North Dakota Colleges Build Web Courses

Feb 15th, 1999 | By | Category: 10-3: Distance Education, Tribal College News

The North Dakota Association of Tribal Colleges with funding from the W. K. Kellogg Foundation is developing courses and programs using its Interactive Video Network (IVN) and the Internet. The IVN component has been used in North Dakota for a number of years, primarily to share courses at the two-year level. The Internet is a newer addition. It uses a program called Web Course in a Box (WCB) to put either entire courses or enrichment activities for campus courses on the World Wide Web. Twenty-five faculty members, student services personnel, and administrators attended a working conference in Bismarck Nov. 5-6 to think more about using distance techniques, especially the Internet, in their teaching and to learn to operate the Web Course in a Box program. The conference also introduced online student services, such as advisement, tutoring, and registration. The North Dakota association is working with the Western Interstate Commission on Higher Education (WICHE) in Boulder, Colo., for assistance in providing student services online.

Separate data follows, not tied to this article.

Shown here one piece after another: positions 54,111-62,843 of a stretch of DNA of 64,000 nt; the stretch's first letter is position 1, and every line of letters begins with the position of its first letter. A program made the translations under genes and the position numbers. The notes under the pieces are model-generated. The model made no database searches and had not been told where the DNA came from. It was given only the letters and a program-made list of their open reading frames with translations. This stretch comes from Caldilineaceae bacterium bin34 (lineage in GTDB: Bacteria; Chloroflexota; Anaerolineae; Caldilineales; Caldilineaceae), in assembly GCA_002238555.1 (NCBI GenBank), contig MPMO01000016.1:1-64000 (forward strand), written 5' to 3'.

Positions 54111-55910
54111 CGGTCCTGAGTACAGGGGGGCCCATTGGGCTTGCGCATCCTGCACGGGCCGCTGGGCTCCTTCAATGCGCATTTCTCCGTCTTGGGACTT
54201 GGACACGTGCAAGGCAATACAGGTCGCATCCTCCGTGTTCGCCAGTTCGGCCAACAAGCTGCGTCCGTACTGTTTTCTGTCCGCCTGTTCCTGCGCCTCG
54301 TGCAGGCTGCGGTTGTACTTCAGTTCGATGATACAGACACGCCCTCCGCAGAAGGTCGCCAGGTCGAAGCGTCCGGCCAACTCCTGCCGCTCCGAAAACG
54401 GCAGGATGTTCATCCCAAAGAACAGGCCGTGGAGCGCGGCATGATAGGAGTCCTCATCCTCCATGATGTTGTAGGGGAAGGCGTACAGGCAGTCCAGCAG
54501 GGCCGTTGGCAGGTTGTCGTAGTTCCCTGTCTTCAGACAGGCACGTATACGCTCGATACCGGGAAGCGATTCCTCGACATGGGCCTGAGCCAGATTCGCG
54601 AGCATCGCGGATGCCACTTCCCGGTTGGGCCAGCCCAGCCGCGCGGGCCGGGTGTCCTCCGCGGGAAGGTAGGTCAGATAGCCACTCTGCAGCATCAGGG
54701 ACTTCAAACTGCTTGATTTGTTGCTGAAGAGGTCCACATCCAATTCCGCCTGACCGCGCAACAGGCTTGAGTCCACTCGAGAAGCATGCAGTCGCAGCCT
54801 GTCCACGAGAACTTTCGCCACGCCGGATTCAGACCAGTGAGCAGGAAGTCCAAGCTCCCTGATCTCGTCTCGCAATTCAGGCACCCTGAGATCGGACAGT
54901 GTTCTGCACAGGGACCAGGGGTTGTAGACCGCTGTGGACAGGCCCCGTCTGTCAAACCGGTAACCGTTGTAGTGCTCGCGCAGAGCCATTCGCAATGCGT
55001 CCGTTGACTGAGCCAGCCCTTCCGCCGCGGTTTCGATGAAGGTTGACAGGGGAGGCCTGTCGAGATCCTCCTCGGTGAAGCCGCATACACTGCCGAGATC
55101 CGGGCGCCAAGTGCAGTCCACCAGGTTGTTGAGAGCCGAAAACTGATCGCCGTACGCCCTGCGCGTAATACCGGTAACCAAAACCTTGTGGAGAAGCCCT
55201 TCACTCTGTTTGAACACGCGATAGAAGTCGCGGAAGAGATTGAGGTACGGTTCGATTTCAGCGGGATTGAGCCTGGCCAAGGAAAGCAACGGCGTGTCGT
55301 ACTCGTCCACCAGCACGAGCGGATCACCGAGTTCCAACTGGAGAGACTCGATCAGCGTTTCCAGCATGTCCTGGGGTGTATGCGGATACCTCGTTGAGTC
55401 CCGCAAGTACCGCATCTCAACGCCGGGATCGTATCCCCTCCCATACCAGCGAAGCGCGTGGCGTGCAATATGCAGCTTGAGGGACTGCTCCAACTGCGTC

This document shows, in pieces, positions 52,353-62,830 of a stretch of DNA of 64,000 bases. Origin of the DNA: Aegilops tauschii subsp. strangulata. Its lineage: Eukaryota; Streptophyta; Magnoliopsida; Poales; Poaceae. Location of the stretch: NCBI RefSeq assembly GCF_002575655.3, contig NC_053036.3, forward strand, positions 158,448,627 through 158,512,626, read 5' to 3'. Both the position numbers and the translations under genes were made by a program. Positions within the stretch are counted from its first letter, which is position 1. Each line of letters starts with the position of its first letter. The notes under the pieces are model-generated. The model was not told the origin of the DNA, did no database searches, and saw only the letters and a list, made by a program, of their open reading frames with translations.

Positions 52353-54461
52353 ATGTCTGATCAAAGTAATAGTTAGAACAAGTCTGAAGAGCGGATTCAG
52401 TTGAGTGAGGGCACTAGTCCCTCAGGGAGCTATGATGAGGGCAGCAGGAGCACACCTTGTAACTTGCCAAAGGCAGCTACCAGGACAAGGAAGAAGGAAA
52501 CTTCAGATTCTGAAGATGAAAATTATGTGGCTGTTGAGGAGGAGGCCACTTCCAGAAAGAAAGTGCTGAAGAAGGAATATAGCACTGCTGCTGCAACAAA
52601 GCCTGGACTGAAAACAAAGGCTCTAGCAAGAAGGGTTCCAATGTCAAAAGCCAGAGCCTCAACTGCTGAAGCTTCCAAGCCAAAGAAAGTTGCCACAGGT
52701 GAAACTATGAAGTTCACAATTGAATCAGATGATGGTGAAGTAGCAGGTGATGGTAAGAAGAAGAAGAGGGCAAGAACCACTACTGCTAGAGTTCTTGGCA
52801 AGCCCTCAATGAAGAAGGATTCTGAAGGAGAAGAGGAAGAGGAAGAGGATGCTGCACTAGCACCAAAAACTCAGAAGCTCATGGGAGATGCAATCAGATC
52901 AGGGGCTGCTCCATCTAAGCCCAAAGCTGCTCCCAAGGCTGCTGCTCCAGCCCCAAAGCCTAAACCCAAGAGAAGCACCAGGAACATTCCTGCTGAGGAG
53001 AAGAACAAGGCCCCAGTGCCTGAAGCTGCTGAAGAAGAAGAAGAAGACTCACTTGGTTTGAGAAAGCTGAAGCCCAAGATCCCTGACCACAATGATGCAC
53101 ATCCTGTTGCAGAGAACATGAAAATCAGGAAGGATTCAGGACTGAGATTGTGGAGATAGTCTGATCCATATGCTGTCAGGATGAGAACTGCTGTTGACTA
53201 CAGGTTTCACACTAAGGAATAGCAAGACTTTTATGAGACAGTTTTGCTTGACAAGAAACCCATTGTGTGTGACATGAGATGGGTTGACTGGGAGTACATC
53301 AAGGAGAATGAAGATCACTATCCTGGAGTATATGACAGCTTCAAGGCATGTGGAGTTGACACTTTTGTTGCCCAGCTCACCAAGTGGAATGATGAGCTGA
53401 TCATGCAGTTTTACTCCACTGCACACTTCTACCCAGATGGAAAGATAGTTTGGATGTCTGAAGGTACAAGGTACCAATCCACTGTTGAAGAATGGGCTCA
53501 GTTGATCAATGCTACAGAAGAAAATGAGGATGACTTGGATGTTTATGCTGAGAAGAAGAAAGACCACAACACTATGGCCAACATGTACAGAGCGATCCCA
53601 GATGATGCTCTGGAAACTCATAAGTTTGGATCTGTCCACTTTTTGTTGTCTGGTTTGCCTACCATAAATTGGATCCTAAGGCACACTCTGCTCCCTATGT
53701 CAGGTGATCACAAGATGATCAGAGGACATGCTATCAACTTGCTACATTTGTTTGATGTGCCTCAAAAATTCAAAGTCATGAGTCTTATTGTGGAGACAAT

Beginning with second semester, 1998-99, selected students from each campus are taking a pilot course. The course and the methods used for delivery will be evaluated. Future plans call for offering both four-year programs and graduate programs from other institutions using the North Dakota Association’s “pipeline”. Member colleges believe that distance methods can be an important adjunct to campus-based classes and programs, allowing the talent available at each campus to benefit all the other campuses. “The methods that we develop and the administration of one central network for six colleges will create a model that can be used throughout AIHEC,” said Jack Barden, associate director for higher education program development of the North Dakota Association of Tribal Colleges.

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